Wednesday, 18 November 2009

Fasting debunked

Just to finish the fasting story. It ended yesterday after 10 days. I found it too boring to continue. There was little discomfort apart from moderate weakness and lower blood pressure, which was a bit of pain while getting up from bed (orthostatic hypotension). The tongue was coated, but there was no unpleasant feeling in the mouth. I lost 5.5kg and 5cm waistline. As before the fast when I did not follow the doctrine and had fish the day before, I broke the fast on avocado, egg yolk and juice from one grapefruit. Today I am having fish soup. No salt, of course. And no bird feed (grains). But I do not feel elated. I was still in ketosis and it I occurred to me that the feeling of extreme health and energy typically reported comes from the surge of glucose from fruit juices, carrot/beet juice and fruits. If “whole” grains, pastas, bread etc were to follow, the body would be overwhelmed with sugar. Naturally, this sugar would immediately get converted to fat. At this point people start vigorous exercise to beat the weight gain, but this is the beginning of the vicious circle. Furthermore, products of breakdown of gluten would stimulate opiate receptors in the brain. People are convinced the fast was the best thing they did in their live. Interestingly, when you read books by fasting experts, they often recommend sequential fasting, perhaps a shorter one (7-10 days) once a quarter or a longer one (21-40 days) once a year. I guess this should be the way of life if you chose to live mostly on carbohydrates. Clearly, this is not what nature designed us for.

But it makes sense that nature did design us for fasting as scarcity of food must have been common. This is where the concepts of intermittent fasting make sense: one day on, one day off. Occasional few days on empty, perhaps followed by a feast. Also, the “warrior diet” makes sense: you skip breakfast, have a salad for lung and a quarter of a wild boar for supper . What does not make sense is 5 meals a day at regular times. If your body knows how to burn fat, it will use ketones, and even before that there is glycogen in the liver. On a high carb diet, you better eat five times a day to feed your habit and have the drive to plough the fields.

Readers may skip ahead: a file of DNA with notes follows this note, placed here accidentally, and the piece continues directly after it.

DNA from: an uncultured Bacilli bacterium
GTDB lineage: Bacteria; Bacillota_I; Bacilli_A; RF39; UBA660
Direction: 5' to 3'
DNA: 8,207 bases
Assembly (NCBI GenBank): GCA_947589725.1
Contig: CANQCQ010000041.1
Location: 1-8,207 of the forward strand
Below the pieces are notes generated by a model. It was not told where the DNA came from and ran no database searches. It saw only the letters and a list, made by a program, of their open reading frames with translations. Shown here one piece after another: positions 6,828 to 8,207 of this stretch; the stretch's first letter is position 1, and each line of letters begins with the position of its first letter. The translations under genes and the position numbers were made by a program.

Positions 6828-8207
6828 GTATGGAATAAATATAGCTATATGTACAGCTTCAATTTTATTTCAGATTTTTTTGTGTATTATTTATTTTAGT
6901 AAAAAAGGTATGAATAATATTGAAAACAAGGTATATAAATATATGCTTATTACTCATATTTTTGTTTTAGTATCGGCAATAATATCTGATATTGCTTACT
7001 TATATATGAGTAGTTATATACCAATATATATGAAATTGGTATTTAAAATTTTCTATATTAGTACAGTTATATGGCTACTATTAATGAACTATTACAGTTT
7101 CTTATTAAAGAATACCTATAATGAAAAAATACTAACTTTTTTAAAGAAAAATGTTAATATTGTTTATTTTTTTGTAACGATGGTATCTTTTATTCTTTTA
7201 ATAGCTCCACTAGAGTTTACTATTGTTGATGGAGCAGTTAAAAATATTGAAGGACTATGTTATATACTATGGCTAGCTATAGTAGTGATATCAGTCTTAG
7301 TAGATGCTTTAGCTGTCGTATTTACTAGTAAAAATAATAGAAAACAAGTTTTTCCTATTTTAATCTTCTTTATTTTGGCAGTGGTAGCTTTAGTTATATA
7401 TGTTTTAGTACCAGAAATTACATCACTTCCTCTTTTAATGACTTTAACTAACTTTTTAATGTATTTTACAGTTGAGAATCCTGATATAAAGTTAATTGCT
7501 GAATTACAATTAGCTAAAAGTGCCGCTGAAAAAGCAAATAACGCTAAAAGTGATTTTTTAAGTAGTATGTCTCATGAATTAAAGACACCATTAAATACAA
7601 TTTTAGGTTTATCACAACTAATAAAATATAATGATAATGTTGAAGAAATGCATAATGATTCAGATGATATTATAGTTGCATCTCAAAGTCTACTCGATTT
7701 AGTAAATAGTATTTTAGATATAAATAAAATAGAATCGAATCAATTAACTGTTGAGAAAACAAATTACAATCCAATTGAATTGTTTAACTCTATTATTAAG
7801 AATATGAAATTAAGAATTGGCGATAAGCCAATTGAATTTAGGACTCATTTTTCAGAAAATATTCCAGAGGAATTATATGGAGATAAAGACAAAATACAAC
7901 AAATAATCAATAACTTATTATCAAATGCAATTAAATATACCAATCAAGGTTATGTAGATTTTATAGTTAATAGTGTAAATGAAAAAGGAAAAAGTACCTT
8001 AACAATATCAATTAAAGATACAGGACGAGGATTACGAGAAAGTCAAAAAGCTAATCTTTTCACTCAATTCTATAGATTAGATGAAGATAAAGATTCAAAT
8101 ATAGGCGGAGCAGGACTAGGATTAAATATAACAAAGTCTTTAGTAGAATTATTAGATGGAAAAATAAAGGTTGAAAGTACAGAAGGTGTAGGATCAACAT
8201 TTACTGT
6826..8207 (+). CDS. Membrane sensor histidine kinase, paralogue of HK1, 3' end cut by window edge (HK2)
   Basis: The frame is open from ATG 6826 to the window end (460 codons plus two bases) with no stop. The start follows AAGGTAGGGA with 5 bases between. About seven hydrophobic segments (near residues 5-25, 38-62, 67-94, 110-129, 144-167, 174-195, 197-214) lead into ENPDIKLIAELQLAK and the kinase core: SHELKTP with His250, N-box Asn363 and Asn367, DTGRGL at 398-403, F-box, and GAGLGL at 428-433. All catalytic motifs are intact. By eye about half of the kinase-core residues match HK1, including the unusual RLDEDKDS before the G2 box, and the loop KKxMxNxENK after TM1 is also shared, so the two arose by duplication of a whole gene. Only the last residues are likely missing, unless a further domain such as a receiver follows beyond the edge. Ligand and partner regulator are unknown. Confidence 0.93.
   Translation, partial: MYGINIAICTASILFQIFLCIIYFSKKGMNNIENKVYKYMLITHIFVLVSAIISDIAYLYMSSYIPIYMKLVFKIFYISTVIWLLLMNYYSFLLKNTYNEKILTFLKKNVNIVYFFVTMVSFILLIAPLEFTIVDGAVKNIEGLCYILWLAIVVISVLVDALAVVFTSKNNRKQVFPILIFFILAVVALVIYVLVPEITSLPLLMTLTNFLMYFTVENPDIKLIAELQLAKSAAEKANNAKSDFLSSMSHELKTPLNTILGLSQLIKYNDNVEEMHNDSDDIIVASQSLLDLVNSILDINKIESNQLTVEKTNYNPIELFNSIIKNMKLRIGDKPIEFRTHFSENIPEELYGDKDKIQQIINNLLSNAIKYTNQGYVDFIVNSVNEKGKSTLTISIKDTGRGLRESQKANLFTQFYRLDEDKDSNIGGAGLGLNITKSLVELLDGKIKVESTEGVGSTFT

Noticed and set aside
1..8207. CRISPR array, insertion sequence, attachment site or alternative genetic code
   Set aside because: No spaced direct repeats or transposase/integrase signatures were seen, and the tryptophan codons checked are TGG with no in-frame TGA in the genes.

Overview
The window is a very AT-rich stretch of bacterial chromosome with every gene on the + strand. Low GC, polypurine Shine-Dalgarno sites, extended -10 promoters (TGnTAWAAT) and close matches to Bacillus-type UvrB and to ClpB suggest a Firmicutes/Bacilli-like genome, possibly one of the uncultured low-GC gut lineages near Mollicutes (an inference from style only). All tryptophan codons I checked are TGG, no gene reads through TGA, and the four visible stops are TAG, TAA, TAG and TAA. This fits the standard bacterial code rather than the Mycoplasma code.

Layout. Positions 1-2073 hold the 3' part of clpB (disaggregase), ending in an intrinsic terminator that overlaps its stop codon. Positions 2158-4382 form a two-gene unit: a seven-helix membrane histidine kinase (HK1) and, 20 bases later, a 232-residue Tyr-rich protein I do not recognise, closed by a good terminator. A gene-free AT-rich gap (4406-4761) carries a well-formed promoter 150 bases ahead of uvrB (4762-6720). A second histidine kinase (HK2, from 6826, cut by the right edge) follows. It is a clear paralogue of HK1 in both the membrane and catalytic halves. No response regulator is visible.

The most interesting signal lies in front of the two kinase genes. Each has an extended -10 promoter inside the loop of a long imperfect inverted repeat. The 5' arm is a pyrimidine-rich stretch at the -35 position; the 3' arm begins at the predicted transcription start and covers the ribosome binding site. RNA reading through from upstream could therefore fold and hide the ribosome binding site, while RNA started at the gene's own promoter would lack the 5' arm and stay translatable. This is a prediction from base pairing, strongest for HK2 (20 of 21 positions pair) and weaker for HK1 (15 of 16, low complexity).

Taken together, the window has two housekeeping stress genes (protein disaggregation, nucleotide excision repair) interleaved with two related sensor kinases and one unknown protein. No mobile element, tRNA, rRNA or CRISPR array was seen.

As for the benefits of fasting, I do not dispute that they are real, but I claim that most of them, if not all, can be achieved by following natural Paleo diet instead. I already discussed weight loss. Another thing is gluten withdrawal, another is cutting off carbohydrates in general. Typical food is proinflammatory (omega 6), so fasting would obviously make visible sites of inflammation disappear. But eating more omega-3 would likely have the same effect, though perhaps less immediate. The thinking is clear possibly because of ketones. Ketogenic diet has been used in treating epilepsy since ancient times. It appears that it may also be beneficial in Alzheimers. ADHD is also benefited from reduction in carbohydrates and gluten.

As for the symptoms of “healing” during the fasting “crisis”. It gets worse because of increasing ketosis to which body is not used to. Then it gets better because the body (muscles, brain, heart) finally start using ketones. This is also when muscle aches go away. I already addressed the symptoms during the first few days. They are likely to appear only in people who had eaten high carbs, salt, drank coffee and had little exercise. I used to run in the morning without breakfast for years, thus inducing ketogenesis and training muscles to use ketones. Two weeks of Paleo diet before fasting made the experience fairly asymptomatic.

My theory is that I will not be putting on weight after the fast. Time will show.

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